Science and History

Good scientists are familiar with the history of their discipline, so it is always a good idea for students to learn about the history of discoveries and inventions. These stories can draw students in and help make science exciting for them. Learning about science through the history of science also provides opportunities to highlight scientists who have made important contributions but might not get the kind of credit they deserved through history. 

These science histories can align with Black History Month, Hispanic Heritage Month, and Women’s History Month as well. Rosalind Franklin, for example, was responsible for developing the X-Ray Crystallography images that allowed Watson and Crick to deduce the structure of DNA. Her contribution was instrumental in providing the evidence that they needed to figure it out, a story worth sharing as students learn about DNA. Here’s a list of famous scientists everyone should know and wonderful women scientists to inspire your students.

Graphs and Images

Other materials include important graphs and images developed over time. Opportunities to record data over time and represent it visually, for example, taking a daily temperature reading outside and recording the temperature graphically, is an excellent opportunity for students to observe weather patterns. 

Curriculum Tools for Educators

Lab Equipment and Safety

The kinds of labs you can do in a classroom will be heavily dependent upon having, for example, a sink in your classroom. Here’s everything that you could want or need to equip a cutting-edge science lab for your class.

Temper the excitement of hands-on lab work with clear expectations of behavior during lab activities. When you introduce students to engaging in lab activities, you should begin the school year with a lecture on laboratory safety. Lab rules should be clearly printed in the classroom and directly taught as an independent lab session. Here’s a free printable set of lab safety rules posters.

Field Trips

Field trips are an excellent opportunity for students to sketch and write observations. If you go to a zoo or botanical garden, students can create beautiful pages documenting what they notice alongside their writing. 

But field trips are difficult to arrange. Fortunately, there are wonderful opportunities for virtual science field trips that still allow students to engage in the kind of observational field work that pioneers like primatologist and anthropologist Jane Goodall did without leaving the classroom.

Instructional Time

Excellent science instruction will spend as much time as allows having students observe, record, and explain phenomena. Teachers can explain the hidden details of the phenomena after students have observed them on their own. This pattern helps to reinforce student learning. They observe phenomena and explain it as best they can, and then a teacher can offer appropriate background and reinforcement. Throughout the course of the school year, the level of detail of students’ observations and pattern recognition should improve and increase in terms of level of detail.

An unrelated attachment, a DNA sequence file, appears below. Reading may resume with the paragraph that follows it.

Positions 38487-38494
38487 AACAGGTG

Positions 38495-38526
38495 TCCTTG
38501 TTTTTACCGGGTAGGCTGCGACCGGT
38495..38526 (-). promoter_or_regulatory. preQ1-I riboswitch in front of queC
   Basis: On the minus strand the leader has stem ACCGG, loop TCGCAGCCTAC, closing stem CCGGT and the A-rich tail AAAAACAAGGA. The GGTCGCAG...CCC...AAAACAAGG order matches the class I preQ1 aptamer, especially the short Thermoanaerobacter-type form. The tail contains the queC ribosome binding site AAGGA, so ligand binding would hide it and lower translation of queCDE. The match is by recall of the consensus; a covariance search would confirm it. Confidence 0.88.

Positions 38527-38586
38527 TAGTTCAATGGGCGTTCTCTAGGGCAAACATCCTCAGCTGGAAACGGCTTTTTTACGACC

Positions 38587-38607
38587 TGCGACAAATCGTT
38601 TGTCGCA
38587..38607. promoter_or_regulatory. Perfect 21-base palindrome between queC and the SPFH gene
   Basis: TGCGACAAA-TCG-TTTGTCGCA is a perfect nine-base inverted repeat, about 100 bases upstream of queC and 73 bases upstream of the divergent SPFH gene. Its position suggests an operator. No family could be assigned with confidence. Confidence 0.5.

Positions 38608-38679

Professional Development

One of the joys of teaching is that there is always an opportunity to learn and expand your knowledge and craft. To the extent possible, teachers should be encouraged to continue to deepen their scientific knowledge with an emphasis on learning to explain complex phenomena at the appropriate level. Book clubs with other teachers reading about science and science history can make professional development fun.

Science Curriculum Red Flags

There are also some red flags to look for when designing your own curriculum or purchasing a science curriculum from a publisher.

Don’t Emphasize Rote Memorization

Science includes a tremendous amount of vocabulary. Students should learn vocabulary and learn to use it appropriately. However, the goal is not to memorize technical vocabulary—it is for students to successfully explain concepts in a way that the student understands and can convey to others. 

Don’t Focus on Abstract Concepts Before Students Are Ready

Science that can’t be directly observed is a challenge for students of all ages. Asking students to imagine behavior of things that they can’t see requires students to take the teacher’s word for it. Great emphasis on the importance of DNA, while an important part of understanding life, will require students to abstractly reason what is happening inside of a cell that they will not be able to directly observe. This will require the student to take a teacher’s word for what is happening as DNA codes instructions for the cell to synthesize proteins. This is the opposite of scientific training, which is supposed to emphasize direct observation.

Also, check out Easy Science Experiments Using Materials You Already Have on Hand.